Keeping up to date with a business casual dress code as you switch jobs is time consuming and the process is not foolproof. As a result employees end up facing uncomfortable questions when they wear a trendy sports shoe or a neon print dress. Most of these situations happen, as there is no clear definition of what the “business casual” term means and because fashion is continually changing.
To better understand the nebulous dress code which shows no sign of going away, here is what you need to know.
Dressing to Impress
A key factor influencing the need for a dress code within a company is that employees need to “promote” specific products, services to visitors and their own professional skills to managers. As a result it is universally accepted that employees need to adhere to a dress code, whether they are working in a coffee shop, a manufacturing company or a law office. Employees who meet dress code standards such as “business casual” make a good impression, and radiate an aura of efficiency in their job. Dress codes however, are mostly just gift wrapping as there are some who fail to meet the expected standard but are exemplary employees.
The Increasing Popularity of Business Casual
In banks and law offices, the default dress code veers towards business formal especially in court or when performing client facing jobs. In back offices and areas where less interaction with clients and meetings happen; business casual has become the norm even in law firms, and continues to grow more popular.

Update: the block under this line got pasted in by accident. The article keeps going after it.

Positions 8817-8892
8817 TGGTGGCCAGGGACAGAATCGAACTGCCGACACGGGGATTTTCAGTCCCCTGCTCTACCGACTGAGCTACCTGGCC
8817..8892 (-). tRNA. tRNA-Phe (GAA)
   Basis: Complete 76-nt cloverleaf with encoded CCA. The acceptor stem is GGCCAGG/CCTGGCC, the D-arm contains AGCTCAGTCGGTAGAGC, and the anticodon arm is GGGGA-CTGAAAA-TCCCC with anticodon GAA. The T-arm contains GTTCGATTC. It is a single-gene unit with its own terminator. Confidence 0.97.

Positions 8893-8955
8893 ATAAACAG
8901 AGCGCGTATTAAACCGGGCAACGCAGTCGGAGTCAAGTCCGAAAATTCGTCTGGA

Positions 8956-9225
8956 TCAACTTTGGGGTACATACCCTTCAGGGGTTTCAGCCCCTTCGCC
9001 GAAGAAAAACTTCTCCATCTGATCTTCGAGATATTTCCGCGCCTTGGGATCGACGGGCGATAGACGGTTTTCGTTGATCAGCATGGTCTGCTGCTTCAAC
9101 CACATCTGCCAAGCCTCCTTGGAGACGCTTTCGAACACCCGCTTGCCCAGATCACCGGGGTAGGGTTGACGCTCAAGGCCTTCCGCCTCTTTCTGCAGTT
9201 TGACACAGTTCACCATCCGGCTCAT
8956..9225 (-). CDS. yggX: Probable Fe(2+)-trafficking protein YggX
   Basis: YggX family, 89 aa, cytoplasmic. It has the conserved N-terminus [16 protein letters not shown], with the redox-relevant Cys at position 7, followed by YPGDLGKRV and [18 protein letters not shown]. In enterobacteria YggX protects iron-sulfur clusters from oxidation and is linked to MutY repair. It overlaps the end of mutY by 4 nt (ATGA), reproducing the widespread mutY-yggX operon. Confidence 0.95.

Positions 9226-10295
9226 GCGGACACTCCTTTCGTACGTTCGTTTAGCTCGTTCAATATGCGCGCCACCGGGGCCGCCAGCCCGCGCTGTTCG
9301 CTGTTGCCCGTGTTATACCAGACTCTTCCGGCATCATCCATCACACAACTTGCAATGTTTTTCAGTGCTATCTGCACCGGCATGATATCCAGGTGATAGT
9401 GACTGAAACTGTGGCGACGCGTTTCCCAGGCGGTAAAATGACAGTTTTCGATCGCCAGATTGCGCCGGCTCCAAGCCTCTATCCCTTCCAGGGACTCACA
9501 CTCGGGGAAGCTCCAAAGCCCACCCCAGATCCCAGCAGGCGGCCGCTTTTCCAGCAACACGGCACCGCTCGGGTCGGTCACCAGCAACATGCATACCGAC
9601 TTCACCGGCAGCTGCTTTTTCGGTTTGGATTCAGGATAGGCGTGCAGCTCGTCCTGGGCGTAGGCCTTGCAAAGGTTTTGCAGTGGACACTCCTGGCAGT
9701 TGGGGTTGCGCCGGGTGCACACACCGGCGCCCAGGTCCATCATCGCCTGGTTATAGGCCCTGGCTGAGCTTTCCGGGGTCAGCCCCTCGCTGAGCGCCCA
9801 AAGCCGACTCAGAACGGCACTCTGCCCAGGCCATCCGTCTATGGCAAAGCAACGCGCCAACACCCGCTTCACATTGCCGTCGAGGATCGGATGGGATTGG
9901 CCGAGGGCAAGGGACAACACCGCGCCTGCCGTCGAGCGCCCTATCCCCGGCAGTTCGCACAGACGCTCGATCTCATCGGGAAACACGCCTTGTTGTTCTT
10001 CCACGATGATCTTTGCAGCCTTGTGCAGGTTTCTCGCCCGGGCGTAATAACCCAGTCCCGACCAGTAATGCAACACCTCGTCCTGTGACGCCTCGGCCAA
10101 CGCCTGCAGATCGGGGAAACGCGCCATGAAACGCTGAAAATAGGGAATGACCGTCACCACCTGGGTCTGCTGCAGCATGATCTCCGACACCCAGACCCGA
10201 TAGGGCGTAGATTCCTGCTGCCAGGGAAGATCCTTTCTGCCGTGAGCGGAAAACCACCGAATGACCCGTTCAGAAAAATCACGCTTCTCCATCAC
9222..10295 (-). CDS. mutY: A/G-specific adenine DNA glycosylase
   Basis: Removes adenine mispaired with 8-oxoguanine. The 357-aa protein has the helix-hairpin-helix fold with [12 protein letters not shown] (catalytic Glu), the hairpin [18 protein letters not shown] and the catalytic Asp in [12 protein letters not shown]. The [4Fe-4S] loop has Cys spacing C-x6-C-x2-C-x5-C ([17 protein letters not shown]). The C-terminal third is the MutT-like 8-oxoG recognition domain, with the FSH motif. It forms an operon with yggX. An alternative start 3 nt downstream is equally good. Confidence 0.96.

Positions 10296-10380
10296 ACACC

Relaxing of the Office Dress Code
The preference for business casual across various industries has helped fuel its popularity. In tech startups however, employees can wear sneakers, graphic print t-shirts and jeans of any type. Established software companies also have a relaxed dress code that permits a variety of clothing and you can often wear shorts and t-shirts to work.
Interviews in software companies are a different ball game, and as an interviewee you will be expected to wear a business casual ensemble regardless of the prevalent dress code. In such companies as you arrive in business casual attire, you will find people conducting the interviews wearing jeans and t-shirts. Employees in software companies tend to adopt business casual attire when attending official meetings with clients, and abandon their jeans and baseball caps for the day.
Appropriate Business Casual Apparel
Employers usually set up guidelines to let employees know what is considered appropriate business casual attire. Since this can differ from one company to the next, read them before your first day at office. Men have far fewer choices when it comes to business casual attire and usually have to opt between khakis and dress slacks in terms of pants and pair them with shirts with collars, button-ups, sweaters and blazers. Women often opt for knee length skirts, pants and pair these with shirts, blouses, cardigans and blazers. Most companies do not allow sneakers as part of business casual attire and you should avoid them. Men can instead opt for loafers, boots or dress shoes. Women have more choice in terms of shoes and can wear flats, pumps and even block heel sandals.
Changing fashion trends means that business casual attire is currently evolving, and employees in some companies can even choose to wear dark wash jeans.